Peroxymonosulfuric acid chemical compound

Peroxymonosulfuric acid, (H2SO5), also known as persulfuric acid, peroxysulfuric acid, or Caro's acid, is a liquid at room temperature. In this acid, the S(VI) center adopts its characteristic tetrahedral geometry; the connectivity is indicated by the formula HO–O–S(O)2–OH. It is one of the strongest oxidants known (E0 = +2.51 V) and is highly explosive.

Potassium persulfate chemical compound

Potassium persulfate is the inorganic compound with the formula K2S2O8. Also known as potassium peroxydisulfate or KPS, it is a white solid that is sparingly soluble in cold water, but dissolves better in warm water. This salt is a powerful oxidant, commonly used to initiate polymerizations.

Sodium persulfate chemical compound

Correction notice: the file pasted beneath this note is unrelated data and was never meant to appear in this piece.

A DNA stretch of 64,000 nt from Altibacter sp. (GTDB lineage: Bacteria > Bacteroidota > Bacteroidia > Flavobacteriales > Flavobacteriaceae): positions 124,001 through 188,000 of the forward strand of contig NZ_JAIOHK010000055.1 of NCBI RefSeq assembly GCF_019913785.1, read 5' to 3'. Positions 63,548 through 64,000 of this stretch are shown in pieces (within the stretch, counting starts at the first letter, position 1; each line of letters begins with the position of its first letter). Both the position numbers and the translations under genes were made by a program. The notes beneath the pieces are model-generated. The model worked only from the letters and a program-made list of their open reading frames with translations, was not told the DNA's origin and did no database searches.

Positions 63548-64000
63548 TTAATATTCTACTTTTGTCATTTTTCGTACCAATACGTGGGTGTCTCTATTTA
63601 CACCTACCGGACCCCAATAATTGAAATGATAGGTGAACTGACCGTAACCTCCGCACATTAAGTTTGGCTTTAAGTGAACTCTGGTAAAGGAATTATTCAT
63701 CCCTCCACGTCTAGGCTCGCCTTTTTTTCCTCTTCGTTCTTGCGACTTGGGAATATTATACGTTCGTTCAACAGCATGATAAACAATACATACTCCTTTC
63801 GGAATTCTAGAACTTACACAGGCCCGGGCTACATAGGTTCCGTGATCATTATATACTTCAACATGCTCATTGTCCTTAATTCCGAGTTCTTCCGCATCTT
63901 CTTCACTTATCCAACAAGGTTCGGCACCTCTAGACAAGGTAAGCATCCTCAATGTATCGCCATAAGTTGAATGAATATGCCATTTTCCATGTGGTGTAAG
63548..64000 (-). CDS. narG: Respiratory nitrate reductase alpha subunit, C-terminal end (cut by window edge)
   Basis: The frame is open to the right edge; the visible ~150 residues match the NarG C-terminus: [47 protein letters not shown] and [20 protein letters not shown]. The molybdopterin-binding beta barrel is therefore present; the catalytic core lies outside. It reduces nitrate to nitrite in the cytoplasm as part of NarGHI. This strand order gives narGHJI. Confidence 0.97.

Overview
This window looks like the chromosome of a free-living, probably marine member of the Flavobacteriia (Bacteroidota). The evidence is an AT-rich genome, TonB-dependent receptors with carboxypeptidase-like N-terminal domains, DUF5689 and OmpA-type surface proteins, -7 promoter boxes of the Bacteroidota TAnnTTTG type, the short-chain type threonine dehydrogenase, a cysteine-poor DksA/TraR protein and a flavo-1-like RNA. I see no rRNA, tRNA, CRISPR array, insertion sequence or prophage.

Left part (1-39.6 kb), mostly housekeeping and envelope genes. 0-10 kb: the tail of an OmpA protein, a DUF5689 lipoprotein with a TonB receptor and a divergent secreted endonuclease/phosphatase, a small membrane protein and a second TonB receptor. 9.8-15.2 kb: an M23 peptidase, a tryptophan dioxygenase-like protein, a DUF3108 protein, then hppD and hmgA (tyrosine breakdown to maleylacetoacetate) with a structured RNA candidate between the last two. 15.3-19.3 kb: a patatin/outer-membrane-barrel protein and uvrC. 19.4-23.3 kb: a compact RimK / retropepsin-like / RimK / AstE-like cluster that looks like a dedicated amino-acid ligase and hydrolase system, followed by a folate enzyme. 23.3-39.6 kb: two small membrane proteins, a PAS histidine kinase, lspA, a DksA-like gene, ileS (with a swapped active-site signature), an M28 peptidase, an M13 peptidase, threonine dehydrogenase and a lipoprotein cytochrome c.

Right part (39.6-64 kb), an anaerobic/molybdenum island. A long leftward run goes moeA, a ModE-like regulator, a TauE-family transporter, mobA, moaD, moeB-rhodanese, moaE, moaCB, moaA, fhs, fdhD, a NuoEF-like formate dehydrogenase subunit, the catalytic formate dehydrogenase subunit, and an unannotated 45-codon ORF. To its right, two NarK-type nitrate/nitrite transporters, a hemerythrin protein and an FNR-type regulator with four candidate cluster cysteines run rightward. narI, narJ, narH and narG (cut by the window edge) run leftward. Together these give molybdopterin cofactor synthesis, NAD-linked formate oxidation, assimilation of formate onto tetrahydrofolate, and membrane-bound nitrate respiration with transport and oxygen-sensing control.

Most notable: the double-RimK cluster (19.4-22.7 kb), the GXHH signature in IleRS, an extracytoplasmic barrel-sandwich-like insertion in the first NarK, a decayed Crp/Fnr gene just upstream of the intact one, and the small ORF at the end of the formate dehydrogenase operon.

Sodium persulfate is the inorganic compound with the formula Na2S2O8. It is the sodium salt of peroxydisulfuric acid, H2S2O8, an oxidizing agent. It is a white solid that dissolves in water. It is almost non-hygroscopic and has good shelf-life.


The peroxydisulfate ion, S
, is a oxyanion. It is commonly referred to as the persulfate ion or peroxodisulfate anions, but this term also refers to the peroxomonosulfate ion, SO2−
. Approximately 500,000 tons of salts containing this anion are produced annually. Important salts include sodium persulfate (Na2S2O8), potassium persulfate (K2S2O8), and ammonium persulfate ((NH4)2S2O8). These salts are colourless, water-soluble solids that are strong oxidants.

Ammonium iron(II) sulfate chemical compound

Ammonium iron(II) sulfate, or Mohr's salt, is the inorganic compound with the formula (NH4)2Fe(SO4)2·6H2O. Containing two different cations, Fe2+ and NH4+, it is classified as a double salt of ferrous sulfate and ammonium sulfate. It is a common laboratory reagent because it is readily crystallized, and crystals resist oxidation by air. Like the other ferrous sulfate salts, ferrous ammonium sulfate dissolves in water to give the aquo complex [Fe(H2O)6]2+, which has octahedral molecular geometry.